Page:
She’s back! Sharapova moves to U.S. Open’s third round
No one, not even Maria Sharapova herself, knew quite what to expect from her return to Grand Slam tennis at the U.S. Open tennis tournament.
It had been 19 months since she had entered a major tournament.
She played only nine times anywhere since returning from a 15month doping suspension in April.
Two three-set tussles into her stay at Flushing Meadows, it’s clear that Sharapova’s game might be patchy, but she is as capable as ever of coming up with big strokes in big moments — and maybe, just maybe, could stick around for a while in a depleted draw.
Sharapova became the first woman into the third round at the U.S. Open by using 12 aces to help set aside a poor start and coming back to beat Timea Babos of Hungary, 6-7 (4), 6-4, 6-1, on Wednesday in Arthur Ashe Stadium.
It was the highlight of a busy day that featured 87 singles matches on the schedule after rain washed out most play a day earlier.
“It wasn’t my best tennis,” Sharapova acknowledged in an on-court interview. “It felt like it was a scrappy match.”
Sure was, particularly in the early going. Sharapova made a whopping 19 unforced errors in the first set alone, including a pair of missed forehands that handed over the opening set to the 59th-ranked Babos.
But as the match went on, Sharapova looked more and more like someone who used to be ranked No. 1 and owns five major titles — including the 2006 U.S. Open — than someone who needed a wild-card invitation from the U.S. Tennis Association because she is now 146th, on account of her ban and lack of play.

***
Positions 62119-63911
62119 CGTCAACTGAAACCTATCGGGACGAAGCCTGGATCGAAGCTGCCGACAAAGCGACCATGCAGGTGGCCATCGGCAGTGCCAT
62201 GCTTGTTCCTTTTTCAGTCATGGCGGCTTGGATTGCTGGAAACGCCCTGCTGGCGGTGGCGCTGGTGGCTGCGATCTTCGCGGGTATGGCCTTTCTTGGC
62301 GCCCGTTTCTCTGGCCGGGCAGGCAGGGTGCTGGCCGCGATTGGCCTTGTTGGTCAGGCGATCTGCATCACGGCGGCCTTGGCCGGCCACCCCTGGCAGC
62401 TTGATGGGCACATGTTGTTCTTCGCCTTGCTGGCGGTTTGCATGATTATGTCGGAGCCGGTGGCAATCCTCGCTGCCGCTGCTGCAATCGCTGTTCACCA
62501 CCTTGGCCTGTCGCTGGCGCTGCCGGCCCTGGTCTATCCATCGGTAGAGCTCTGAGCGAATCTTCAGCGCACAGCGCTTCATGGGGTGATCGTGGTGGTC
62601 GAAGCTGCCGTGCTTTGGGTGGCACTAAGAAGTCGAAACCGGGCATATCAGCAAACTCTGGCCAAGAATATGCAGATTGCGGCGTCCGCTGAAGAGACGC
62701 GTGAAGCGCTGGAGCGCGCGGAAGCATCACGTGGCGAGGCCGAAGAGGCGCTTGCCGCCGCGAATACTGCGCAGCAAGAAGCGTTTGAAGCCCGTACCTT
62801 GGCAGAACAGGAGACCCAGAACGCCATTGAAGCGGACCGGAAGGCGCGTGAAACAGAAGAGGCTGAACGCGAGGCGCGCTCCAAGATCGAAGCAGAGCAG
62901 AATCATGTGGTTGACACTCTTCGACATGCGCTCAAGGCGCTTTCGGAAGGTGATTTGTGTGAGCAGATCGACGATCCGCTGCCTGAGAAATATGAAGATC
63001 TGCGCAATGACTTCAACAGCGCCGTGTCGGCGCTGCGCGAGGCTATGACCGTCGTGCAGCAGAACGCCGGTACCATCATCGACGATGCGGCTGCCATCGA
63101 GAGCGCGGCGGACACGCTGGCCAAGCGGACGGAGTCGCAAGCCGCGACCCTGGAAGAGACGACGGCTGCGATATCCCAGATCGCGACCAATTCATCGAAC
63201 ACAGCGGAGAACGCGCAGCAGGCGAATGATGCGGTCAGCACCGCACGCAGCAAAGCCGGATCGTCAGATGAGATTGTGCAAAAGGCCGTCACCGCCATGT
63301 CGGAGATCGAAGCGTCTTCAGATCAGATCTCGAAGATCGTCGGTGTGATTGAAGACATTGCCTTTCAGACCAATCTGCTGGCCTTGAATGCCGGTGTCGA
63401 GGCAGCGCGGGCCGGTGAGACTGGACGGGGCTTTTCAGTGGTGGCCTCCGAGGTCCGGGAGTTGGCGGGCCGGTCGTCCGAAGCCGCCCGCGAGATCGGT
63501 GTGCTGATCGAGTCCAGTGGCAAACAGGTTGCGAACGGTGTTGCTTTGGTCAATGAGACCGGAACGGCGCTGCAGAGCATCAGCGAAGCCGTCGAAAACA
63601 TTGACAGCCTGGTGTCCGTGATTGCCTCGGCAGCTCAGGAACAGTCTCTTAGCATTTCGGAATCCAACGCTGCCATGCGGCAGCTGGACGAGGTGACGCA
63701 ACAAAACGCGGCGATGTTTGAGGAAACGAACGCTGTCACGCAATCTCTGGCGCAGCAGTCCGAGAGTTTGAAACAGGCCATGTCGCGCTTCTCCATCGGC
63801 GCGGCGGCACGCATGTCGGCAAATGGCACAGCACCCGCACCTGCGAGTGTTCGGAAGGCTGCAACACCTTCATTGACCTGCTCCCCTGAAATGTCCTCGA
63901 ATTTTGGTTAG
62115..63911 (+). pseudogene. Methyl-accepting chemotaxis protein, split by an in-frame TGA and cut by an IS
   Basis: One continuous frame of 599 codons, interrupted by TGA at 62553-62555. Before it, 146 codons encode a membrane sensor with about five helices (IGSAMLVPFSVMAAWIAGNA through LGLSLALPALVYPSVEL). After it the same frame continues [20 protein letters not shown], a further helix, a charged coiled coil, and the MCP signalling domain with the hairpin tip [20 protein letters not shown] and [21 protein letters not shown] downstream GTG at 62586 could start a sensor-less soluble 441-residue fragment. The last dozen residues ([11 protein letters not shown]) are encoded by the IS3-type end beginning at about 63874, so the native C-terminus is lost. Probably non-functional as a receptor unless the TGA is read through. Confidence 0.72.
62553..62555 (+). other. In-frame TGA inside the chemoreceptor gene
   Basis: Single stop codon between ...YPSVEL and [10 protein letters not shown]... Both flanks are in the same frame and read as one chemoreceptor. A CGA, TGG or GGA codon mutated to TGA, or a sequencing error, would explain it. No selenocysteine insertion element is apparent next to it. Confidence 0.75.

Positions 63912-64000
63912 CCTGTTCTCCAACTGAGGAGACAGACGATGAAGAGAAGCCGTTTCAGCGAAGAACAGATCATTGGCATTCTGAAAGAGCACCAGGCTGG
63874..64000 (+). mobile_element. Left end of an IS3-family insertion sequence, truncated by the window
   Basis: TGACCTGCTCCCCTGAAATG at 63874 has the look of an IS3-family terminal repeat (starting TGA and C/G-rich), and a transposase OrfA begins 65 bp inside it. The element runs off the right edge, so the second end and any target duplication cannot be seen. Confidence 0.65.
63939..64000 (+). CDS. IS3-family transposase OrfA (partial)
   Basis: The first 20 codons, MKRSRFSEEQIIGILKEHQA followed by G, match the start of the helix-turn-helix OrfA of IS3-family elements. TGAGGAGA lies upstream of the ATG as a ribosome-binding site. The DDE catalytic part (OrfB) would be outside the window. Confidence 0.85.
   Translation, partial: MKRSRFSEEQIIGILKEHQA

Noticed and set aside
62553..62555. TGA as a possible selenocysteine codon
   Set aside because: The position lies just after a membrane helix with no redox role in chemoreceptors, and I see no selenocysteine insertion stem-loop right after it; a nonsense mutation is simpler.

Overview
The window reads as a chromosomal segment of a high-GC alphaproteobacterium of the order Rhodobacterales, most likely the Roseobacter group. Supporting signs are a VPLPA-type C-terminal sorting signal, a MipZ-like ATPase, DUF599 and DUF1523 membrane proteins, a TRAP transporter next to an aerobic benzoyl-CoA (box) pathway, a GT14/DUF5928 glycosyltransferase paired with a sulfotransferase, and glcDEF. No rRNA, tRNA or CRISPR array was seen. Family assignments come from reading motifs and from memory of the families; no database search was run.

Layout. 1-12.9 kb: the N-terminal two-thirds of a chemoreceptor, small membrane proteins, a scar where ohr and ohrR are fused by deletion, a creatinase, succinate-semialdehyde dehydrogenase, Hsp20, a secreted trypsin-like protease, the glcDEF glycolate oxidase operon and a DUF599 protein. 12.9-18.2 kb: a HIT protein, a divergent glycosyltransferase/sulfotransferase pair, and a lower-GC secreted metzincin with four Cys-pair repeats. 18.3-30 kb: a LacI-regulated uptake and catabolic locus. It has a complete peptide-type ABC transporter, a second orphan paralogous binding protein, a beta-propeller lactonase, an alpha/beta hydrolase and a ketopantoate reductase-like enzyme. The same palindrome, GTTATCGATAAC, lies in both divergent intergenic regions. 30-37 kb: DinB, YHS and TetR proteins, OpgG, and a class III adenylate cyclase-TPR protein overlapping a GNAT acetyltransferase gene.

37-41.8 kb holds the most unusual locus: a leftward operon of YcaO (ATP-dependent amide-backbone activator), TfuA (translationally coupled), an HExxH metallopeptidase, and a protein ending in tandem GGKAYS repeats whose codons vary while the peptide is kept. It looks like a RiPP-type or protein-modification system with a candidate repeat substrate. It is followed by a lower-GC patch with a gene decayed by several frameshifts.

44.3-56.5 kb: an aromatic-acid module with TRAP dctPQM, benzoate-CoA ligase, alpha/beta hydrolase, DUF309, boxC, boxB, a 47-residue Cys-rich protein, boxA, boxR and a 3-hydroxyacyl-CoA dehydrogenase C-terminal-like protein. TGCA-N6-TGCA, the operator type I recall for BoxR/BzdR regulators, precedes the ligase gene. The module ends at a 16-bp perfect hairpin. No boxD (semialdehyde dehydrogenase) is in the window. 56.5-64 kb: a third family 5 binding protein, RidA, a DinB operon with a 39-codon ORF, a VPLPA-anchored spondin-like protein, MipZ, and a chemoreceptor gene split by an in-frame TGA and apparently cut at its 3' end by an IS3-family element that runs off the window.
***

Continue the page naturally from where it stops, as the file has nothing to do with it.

“In the second set, I just felt like I was physically fresh and that gave me a lot of confidence,” said the 30year-old Russian, who wore a strip of black tape on the left forearm that bothered her earlier in the month.
“I just wanted to be fittest player out there in the end, and I really felt like I was.”
She cut down her miscues to 12 unforced errors in the second set, then just five in the third, and finished with a 39-13 advantage in winners, looking as strong as she did while eliminating No. 2 seed Simona Halep in a three-set thriller in Ashe on Monday.
“It was definitely tough to control the emotions yesterday, because as much as you want to be happy about that match and what I accomplished there, you want to move on really fast,” Sharapova said.
“And so finding that balance is really hard. Today I felt like going into the match I just wanted to get it done. And I did.”
Canada’s Denis Shapovalov returns to France’s Jo-Wilfried Tsonga at the U.S. Open tennis tournament in New York on Wednesday night. Shapovalov won the first two sets, 6-4, 6-4. To see if he won the match, visit thespec.com.